At work, my team is responsible for creating and managing content for a global event that typically happens in person. Due to COVID, this year, we pivoted to a "follow-the-sun" online format with live sessions for several geographic regions. This meant that many of us were up and monitoring the event at unusual hours. In my small team Slack channel, I replied to a comment with a GIF and this started a barrage of GIFs being exchanged in response. This GIF storm was a meaningful bonding experience and was even labelled as such by one of my teammates. It made us laugh, it woke us up, and it kept us more engaged than we would have been otherwise. It's an exchange that I can't quite wrap my head around, but I know it had an impact. It also cannot be duplicated with traditional words. The meaning is lost. This, I believe, is very powerful in the right context.

GIFs can, just as easily, convey negative messages. Nowhere is this more evident than social media. Facebook, for example, is tribalism codified. Specialty groups, friends lists, and algorithms all work to establish tribes in Facebook for the sole purpose of maintaining audience engagement in order sell targeted ads. Part of that engagement relies on the rapid response to a post or comment when you receive a trigger to respond in your brain. If you are not responding, you are not engaged. If you are not engaged, then you can't view targeted ads. This is no big secret. It's just the way it works.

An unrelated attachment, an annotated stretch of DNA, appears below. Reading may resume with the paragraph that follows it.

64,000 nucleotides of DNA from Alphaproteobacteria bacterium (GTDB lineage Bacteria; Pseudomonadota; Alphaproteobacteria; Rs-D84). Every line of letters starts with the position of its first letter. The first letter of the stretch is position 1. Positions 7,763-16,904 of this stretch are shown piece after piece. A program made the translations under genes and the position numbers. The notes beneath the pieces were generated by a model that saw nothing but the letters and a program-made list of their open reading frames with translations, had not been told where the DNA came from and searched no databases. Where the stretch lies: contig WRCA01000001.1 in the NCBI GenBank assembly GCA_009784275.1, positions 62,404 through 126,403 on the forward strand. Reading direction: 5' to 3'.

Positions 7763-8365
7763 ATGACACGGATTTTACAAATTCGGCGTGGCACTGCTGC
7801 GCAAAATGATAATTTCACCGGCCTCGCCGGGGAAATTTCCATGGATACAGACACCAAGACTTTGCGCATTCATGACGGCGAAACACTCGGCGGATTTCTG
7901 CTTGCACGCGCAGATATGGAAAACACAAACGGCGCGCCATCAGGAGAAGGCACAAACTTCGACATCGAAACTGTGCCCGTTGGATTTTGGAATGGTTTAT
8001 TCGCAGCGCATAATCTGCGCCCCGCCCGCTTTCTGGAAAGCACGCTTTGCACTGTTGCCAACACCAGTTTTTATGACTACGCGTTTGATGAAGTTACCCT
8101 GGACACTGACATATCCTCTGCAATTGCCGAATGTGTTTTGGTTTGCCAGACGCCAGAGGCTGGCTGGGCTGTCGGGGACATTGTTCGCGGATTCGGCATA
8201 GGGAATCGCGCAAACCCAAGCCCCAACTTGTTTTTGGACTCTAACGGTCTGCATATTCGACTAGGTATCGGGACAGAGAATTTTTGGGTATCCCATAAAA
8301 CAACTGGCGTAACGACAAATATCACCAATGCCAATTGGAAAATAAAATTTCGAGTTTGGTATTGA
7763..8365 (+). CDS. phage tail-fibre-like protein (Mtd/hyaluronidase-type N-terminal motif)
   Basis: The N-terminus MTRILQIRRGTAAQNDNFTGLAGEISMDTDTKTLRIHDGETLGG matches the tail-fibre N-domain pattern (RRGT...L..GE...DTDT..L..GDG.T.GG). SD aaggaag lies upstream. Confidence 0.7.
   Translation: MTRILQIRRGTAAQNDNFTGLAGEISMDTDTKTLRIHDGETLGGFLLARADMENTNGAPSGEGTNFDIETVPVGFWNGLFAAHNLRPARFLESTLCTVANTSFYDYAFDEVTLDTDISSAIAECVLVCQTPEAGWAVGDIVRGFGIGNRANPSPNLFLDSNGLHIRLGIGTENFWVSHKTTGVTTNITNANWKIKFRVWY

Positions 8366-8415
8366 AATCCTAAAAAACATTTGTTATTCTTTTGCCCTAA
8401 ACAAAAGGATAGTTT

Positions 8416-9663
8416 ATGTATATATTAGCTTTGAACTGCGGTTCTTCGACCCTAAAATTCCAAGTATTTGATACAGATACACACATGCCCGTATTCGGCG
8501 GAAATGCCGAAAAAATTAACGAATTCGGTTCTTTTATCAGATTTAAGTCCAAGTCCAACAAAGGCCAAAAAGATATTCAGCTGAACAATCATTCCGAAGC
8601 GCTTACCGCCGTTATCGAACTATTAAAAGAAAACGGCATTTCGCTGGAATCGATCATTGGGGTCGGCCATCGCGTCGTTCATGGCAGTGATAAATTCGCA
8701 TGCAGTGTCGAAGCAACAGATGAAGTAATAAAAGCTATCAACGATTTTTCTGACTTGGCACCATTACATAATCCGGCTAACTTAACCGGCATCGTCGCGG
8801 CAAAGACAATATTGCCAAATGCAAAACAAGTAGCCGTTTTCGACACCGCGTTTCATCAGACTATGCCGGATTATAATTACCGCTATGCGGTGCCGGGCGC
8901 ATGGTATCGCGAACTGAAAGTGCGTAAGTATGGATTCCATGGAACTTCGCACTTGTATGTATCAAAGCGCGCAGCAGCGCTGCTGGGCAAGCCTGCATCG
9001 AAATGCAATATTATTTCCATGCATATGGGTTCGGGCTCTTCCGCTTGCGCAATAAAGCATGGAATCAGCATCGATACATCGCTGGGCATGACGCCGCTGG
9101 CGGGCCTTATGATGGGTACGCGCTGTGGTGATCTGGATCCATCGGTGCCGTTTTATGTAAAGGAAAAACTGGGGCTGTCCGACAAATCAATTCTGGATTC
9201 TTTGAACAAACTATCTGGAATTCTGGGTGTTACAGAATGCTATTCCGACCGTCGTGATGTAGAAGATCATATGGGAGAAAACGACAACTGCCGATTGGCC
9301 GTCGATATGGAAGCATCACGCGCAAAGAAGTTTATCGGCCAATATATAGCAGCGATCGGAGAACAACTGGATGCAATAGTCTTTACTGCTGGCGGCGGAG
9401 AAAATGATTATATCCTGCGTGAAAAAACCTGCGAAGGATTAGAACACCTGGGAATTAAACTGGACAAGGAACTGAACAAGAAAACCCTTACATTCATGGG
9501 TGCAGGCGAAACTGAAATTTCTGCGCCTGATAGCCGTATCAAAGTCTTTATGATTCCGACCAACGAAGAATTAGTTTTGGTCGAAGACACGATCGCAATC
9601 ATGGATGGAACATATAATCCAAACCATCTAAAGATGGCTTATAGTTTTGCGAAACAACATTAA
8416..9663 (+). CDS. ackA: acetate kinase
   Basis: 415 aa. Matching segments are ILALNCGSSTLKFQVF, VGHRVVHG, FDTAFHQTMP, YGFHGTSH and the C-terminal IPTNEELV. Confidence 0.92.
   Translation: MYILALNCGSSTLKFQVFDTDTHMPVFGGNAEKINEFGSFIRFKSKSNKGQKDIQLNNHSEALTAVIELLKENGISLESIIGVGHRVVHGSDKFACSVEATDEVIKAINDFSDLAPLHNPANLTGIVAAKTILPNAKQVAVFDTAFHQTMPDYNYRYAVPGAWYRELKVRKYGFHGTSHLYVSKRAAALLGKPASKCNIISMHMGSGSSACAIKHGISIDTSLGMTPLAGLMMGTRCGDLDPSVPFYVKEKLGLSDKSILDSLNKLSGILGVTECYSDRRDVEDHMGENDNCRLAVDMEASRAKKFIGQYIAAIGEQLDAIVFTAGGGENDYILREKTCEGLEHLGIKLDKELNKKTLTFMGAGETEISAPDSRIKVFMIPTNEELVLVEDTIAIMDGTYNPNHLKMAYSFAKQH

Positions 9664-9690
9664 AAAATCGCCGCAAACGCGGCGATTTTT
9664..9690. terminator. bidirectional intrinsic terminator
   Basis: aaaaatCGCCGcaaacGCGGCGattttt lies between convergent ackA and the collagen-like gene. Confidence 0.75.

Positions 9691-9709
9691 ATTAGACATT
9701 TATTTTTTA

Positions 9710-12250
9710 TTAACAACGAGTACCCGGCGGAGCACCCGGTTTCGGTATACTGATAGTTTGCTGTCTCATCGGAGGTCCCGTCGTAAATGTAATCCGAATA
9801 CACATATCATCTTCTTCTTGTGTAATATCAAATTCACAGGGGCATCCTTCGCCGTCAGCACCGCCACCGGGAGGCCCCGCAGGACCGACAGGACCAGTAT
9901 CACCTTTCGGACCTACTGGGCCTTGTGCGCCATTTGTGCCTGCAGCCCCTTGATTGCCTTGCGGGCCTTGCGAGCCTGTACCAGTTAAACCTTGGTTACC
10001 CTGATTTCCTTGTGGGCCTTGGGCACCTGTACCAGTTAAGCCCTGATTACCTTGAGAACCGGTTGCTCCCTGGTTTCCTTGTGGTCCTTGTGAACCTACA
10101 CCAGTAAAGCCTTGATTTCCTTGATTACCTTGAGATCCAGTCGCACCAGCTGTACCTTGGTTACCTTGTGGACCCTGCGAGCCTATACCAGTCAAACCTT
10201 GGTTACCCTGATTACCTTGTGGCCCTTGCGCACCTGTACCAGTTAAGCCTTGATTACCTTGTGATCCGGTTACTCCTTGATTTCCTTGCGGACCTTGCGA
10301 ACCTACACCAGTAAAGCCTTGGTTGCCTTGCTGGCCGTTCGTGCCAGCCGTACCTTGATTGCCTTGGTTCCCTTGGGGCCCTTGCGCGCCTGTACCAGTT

GIFs are an incredibly efficient and engaging method to respond rapidly online. They require only surface-level thought, they are convenient, and they are typically humorous. This is the part where I remind you that , as previously stated, I am a hypocrite. I often use GIFs in this way.

While great in the example of team bonding that I mentioned earlier, they have turned me, at times, into somewhat of a jerk when I choose to deploy them on Facebook. They are usually sarcastic in nature and a response to something I don't agree with. I often look back later and wish I hadn’t wasted the time to respond at all. Not only is time wasted by responding, time is then wasted responding to any follow up or reactions to my initial response. The quick dopamine hit from a “like” or a disagreement is, often, too much to ignore.

With conspiracy theories and theorists run amok, disinformation, and tribalism at an all time high online, it is tempting to respond rapidly with a GIF. While the frustration with people online is quite real, the need to respond is not always warranted. I think there may be a better way, though it will take some practice.

Slowing Down, Backstories, and Empathy

No human being is responsible for his genes or his upbringing, yet we have every reason to believe that these factors determine his character. - Sam Harris, Free Will

In his article "Fundamental Attribution Error: Why You Make Terrible Life Choices," Nir Eyal suggests that in order to alleviate the effect of the Fundamental Attribution Error, it may be beneficial to focus your attention on the circumstances that caused the person to behave in a certain way. In other words, create a backstory. The purpose of the backstory is not to work out an actual reason, but to get you to pause for a moment and think about the person in question as a fellow human with a history and flaws. Even if the explanation may seem implausible, you may think about something relatable. If so, congratulations, you have just taken an imaginary "walk in their shoes" and perhaps even shown some empathy in the process.